I have written this article to fill you in on the cost of travel in Albania. This Balkan beauty is a very affordable destination to visit. You get great value for money, whether it’s food, tours, excursions, or accommodation. What you would spend on a week in western Europe would last you a month in Albania; that’s how cheap it is.
You can easily get by on 30 euros or less in Albania, depending on what you like to spend your money on. I only spent around 20 euros on some of my travel days without even watching my cash.
So, without further ado, let me show you how much your travel expenses for Albania will be. It’s time to start planning your vacation of a lifetime.
The Cost Of Accommodation In Albania
Albania has accommodation for every type of budget, from boutique apartments in Tirana at $35 a night to private villas overlooking the city of Berat for $54. Whatever city you visit, bargains are waiting to be snapped up.
Apartments and guesthouses are in abundance in Albania, and they’re very affordable, especially when you compare them to some big-name hotel chains. That’s why I mostly opted to stay in them, plus a lot of the time; complimentary breakfast was served, saving me money on an extra meal every day. It was the same in most hostels too.
Everyone has their own style of accommodation they like to stay in, so I’ll go through each one in detail to give you a better idea of what to expect when you’re in Albania.
How To Save Money On Accommodation In Albania
Let’s start with saving money on accommodation in Albania for budget travelers. Anyone who’s a backpacker will be happy to know that there are countless ways to save yourself some dollars on places to stay.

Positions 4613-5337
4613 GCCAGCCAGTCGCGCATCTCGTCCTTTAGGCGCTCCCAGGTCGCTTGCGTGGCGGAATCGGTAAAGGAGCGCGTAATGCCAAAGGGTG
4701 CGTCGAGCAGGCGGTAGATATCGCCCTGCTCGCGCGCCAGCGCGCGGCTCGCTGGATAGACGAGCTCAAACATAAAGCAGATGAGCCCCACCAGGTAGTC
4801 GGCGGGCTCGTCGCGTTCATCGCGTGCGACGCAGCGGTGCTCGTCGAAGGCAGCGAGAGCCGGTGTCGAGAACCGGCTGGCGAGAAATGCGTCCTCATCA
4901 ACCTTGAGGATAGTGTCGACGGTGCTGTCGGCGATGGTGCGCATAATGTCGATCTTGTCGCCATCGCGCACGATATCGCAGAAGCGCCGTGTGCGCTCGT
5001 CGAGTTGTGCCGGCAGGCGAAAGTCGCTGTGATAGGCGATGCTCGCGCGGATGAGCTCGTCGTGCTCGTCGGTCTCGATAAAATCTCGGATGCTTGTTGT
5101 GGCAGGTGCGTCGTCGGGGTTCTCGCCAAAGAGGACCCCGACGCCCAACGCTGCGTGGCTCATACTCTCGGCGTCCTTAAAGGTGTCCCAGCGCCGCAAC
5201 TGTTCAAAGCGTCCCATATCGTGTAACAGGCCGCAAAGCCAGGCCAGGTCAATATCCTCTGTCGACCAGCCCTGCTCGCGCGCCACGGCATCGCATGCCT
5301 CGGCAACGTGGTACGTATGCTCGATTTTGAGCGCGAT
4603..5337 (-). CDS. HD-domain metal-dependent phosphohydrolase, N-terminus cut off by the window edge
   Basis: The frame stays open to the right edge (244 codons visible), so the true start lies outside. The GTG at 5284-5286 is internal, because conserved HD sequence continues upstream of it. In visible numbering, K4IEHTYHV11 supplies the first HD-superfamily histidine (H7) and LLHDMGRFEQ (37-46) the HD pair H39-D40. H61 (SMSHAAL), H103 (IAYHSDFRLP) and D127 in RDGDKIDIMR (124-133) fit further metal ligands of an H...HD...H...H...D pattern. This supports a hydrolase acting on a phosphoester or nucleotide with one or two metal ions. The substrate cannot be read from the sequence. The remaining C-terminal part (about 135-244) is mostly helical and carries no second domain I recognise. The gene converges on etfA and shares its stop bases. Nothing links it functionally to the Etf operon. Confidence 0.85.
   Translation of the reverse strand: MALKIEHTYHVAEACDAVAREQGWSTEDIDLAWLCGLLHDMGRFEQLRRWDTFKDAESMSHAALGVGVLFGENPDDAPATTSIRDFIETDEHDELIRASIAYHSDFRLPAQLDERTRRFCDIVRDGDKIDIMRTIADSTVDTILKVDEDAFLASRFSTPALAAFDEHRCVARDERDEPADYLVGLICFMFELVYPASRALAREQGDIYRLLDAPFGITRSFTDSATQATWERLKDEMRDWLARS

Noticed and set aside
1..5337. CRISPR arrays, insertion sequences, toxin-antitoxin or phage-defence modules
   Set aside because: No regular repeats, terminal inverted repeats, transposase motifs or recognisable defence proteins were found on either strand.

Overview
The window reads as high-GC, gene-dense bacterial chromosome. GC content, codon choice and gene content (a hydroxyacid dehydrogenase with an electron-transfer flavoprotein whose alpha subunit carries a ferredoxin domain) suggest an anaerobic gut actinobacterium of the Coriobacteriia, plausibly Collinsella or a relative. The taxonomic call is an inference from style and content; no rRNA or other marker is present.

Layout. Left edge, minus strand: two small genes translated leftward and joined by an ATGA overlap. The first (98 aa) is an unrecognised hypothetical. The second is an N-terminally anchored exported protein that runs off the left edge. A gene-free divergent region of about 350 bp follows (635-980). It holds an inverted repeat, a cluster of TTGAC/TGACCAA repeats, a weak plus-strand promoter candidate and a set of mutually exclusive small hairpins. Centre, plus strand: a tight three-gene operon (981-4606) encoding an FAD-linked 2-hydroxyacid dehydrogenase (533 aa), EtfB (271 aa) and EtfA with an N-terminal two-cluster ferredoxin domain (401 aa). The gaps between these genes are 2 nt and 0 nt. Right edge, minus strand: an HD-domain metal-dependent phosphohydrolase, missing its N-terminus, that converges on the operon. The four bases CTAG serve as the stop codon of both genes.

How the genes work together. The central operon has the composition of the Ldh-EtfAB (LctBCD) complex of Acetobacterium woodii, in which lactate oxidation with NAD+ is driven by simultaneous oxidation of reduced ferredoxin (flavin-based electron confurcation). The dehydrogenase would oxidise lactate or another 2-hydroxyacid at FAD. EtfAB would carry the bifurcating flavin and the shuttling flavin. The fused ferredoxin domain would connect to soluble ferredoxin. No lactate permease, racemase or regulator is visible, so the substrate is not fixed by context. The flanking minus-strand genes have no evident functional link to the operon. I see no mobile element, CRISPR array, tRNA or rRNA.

Couchsurfing is a phenomenon that has always been around but recently has gained huge interest from backpackers in particular. It’s a cool concept that allows travelers and locals to connect on a platform where travelers can request to be hosted by someone living in the city they’re visiting.
Often, the host will offer up their couch or sometimes even a spare bedroom if you’re lucky. And the best thing is, it’s absolutely free. As well as that, you get to learn firsthand about a new culture that you wouldn’t discover if you were staying in a fancy hotel alone.
Maybe you’re thinking about volunteering somewhere; if so, you need to look into WOOFING. It’s an interesting website with a huge catalog of volunteering opportunities available worldwide in various regions. Whether it’s working on a local family-run farm or a sustainability project in the countryside, you’ll find all sorts of exchanges there. A lot of the time, your meals and accommodation will be included too, so you won’t have to spend a dime.
House sitting is another excellent way of finding somewhere to stay for free. Log on to the house sitting website, type in the city you’re visiting, and apply to look after somebody’s home as well as their pet when they’re on vacation. More often than not, you can find yourself staying in mansions with ample swimming pools, which isn’t anything to complain about.
Hostels In Albania
A popular way of saving money on accommodation in Albania is bunking in a hostel. If you’re willing to share a room with five or six other people, you can easily cut your costs in half. You’ll be surprised how cheap hostels are.